Cayce Zavaglia creates these impossibly layered embroidered portraits using methods more akin to delicate brush strokes with perfectly mixed paint than your mother’s cross-stitch. Via her website:
Initially, working with an established range of wool colors proved frustrating. Unlike painting, I was unable to mix the colors by hand. Progressively, I created a system of sewing the threads in a sequence that would ultimately give the allusion of a certain color or tone. The direction in which the threads were sewn had to mimic the way lines are layered in a drawing to give the allusion of depth, volume, and form. Over time the stitches have become tighter and more complex but ultimately more evocative of flesh, hair, and cloth.
Amelia Harnas creates these delicate portraits using a combination of embroidery and wine stains. Via her website:
These portraits are created either by using a wax resist (much like batiks) and repeated wine stains with embroidery as a reinforcing drawing over the original design or wine on paper with machine sewing. These are my first experiments using wine, and I am excited to continue expanding upon these first results.
It’s amazing to see the amount of control she has using the liquid, as is especially noticeable in the first piece. See several more pieces in her wine stain series here. Big thanks to Zum Zum for submitting this!
I was floored to discover the work of UK artist Debbie Smyth who uses hundreds of needles and delicate lengths of thread to create wall-sized installations. Via her website:
Debbie Smyth is textile artist most identifiable by her statement thread drawings; these playful yet sophisticated contemporary artworks are created by stretching a network of threads between accurately plotted pins. Her work beautifully blurs the boundaries between fine art drawings and textile art, flat and 3D work, illustration and embroidery, literally lifting the drawn line off the page in a series of “pin and thread” drawings.
Incredibly beautiful work, I would love to see these up close. Here’s a video interview with Smyth as well as a timelapse of one of her most recent installations. (via joetta maue and rhumboogie)
There are only 122 days until Christmas, I think it’s time to kick off the cavalcade of awesome designer calendars. I admit, this one’s a little early, but with good reason. The Gregor calendar by industrial designer Patrick Frey is a delicately knit scarf that counts down the year by unraveling stitch by stitch. Check out the updated video above to see it in action and then head immediately over to the German design shop details where you can pick one up for about $80. I think the version available is in German, but I might be wrong. Usually they have English as well, so stay tuned.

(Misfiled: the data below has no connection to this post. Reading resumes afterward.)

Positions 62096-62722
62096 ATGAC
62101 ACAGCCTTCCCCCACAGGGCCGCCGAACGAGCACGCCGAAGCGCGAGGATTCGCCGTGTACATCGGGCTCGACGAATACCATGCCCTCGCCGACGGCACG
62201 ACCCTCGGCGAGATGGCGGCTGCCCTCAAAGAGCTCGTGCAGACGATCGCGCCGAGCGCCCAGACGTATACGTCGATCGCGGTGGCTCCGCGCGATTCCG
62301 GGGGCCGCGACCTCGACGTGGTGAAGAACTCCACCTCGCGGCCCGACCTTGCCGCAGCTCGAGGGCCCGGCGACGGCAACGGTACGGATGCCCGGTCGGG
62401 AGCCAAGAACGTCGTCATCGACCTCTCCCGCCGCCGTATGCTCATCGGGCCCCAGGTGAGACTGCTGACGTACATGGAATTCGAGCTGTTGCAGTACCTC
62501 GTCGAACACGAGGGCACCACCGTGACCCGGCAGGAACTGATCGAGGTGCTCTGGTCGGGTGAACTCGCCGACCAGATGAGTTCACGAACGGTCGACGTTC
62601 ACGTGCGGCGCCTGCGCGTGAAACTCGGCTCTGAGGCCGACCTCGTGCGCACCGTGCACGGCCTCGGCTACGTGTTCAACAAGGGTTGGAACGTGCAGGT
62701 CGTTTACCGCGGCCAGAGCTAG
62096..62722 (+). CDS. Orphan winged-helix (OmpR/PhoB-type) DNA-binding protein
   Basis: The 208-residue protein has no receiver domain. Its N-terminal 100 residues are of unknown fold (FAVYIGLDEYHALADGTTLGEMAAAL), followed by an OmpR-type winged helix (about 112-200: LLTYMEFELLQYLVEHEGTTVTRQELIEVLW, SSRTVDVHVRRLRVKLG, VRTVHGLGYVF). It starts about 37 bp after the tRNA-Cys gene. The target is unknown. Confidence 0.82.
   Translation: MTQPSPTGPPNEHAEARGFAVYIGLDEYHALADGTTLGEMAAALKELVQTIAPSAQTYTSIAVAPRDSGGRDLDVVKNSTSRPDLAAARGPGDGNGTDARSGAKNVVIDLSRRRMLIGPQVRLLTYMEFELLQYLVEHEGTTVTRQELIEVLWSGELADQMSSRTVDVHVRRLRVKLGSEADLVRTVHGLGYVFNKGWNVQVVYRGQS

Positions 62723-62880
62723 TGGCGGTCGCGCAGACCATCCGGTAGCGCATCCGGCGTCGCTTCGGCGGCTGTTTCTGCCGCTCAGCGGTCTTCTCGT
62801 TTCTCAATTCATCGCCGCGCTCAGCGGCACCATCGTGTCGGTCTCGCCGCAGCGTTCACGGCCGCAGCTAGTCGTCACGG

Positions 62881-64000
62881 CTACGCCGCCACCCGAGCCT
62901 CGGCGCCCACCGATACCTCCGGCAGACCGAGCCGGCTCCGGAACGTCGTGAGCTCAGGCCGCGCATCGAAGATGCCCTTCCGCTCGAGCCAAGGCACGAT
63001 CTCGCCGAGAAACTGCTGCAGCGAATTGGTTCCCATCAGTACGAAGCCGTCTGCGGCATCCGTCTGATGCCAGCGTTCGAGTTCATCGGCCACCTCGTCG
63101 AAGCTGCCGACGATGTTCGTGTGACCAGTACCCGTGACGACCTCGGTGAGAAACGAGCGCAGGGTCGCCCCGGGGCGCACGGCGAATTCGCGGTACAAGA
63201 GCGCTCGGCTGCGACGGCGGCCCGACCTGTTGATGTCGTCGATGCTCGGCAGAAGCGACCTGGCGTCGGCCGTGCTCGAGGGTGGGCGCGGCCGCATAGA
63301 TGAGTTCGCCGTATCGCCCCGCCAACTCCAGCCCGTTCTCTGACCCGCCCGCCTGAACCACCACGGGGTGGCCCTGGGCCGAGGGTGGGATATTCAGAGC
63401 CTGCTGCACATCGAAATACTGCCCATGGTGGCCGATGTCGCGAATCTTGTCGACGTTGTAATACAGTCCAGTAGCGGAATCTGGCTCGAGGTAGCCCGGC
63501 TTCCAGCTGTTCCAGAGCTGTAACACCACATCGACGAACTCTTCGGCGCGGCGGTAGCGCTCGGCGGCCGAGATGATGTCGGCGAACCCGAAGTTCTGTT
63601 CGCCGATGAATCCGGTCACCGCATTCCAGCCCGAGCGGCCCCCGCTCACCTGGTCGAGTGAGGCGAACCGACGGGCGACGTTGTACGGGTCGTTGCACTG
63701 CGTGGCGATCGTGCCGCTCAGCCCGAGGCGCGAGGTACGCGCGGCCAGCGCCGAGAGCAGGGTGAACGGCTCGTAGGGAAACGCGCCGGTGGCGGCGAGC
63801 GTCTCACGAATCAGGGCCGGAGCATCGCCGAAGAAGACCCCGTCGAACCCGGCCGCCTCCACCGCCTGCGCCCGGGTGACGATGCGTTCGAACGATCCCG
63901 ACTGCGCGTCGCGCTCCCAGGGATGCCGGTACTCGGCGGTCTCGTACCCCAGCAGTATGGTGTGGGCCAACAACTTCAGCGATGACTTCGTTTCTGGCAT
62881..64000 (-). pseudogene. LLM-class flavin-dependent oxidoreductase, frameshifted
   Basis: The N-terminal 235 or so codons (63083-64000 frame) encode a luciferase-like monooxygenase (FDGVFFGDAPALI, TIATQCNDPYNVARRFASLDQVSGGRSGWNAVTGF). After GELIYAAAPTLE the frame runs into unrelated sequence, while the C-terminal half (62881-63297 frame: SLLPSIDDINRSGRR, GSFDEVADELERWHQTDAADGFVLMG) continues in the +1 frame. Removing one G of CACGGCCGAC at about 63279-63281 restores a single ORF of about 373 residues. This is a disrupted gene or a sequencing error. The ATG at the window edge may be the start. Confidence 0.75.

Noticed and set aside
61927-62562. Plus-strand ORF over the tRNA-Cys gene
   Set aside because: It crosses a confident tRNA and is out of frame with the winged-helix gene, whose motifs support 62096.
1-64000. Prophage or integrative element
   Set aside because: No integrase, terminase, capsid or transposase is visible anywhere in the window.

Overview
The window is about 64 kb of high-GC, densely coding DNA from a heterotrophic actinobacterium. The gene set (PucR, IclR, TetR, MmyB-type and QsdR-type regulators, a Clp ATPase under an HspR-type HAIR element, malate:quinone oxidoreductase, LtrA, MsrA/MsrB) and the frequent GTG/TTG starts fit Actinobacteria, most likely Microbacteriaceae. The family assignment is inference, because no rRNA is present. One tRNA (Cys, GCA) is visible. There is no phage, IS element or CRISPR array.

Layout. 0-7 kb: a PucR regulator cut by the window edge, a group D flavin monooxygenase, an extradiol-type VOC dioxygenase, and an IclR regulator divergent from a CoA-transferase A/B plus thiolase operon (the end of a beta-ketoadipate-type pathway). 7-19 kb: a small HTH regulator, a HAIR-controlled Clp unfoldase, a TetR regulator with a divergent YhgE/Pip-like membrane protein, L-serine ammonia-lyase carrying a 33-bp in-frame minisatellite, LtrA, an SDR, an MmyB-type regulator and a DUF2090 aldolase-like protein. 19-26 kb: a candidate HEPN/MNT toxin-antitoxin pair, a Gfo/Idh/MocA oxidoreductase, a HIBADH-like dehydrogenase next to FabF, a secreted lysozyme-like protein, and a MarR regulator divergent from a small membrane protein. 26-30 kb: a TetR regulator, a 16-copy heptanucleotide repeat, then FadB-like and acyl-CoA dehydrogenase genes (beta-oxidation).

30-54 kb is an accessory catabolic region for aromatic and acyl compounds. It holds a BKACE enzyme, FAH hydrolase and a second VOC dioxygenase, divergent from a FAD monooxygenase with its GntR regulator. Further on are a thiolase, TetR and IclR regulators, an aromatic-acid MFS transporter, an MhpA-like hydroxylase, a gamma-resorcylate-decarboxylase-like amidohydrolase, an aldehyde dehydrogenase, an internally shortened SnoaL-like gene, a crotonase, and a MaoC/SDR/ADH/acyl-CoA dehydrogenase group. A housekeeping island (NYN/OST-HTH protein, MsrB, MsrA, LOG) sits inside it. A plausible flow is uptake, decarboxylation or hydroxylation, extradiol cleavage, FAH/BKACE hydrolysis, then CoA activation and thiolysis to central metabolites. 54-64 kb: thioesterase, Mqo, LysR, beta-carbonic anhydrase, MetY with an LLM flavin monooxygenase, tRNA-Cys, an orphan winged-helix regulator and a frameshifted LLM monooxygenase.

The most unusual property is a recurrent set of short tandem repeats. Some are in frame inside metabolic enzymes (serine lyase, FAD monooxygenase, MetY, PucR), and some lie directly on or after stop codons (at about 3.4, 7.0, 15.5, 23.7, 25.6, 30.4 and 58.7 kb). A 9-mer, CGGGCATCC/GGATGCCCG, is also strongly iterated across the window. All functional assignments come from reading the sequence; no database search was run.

After posting briefly about this calendar last year, after the holidays, after all the Gregor 2011 calendars had been sold, gifted, and were unstitching themselves in kitchens around the globe, it slowly became the number one Googled thing that lead to Colossal for nearly three months. And then the emails started: Do you know where I can buy the calendar? Do you know anyone who has one? Do you have one? Who has one? Why don’t you have one? I don’t care if you’ve unstitched three months already I’ll take it. You can pro-rate it. Look, can I come to your house and just pull the string a little? Like pull off a week? Ok a day. Just a day. Let me unstitch one day off your calendar, man. LET ME PULL ONE FREAKING STITCH DUDE.
At least that’s how I remember it. The calendar is popular. Get one while you can. Keep away from cats. (thnx, martin!)
UK artist Kaylee Hibbert creates three dimensional and illusional textiles using carefully stitched thread. She cites the work of Gabriel Dawe (previously here and here) as an inspiration, and is exploring the idea of turning many of her designs into a collection of hand-stitched wallpapers. (via lustik)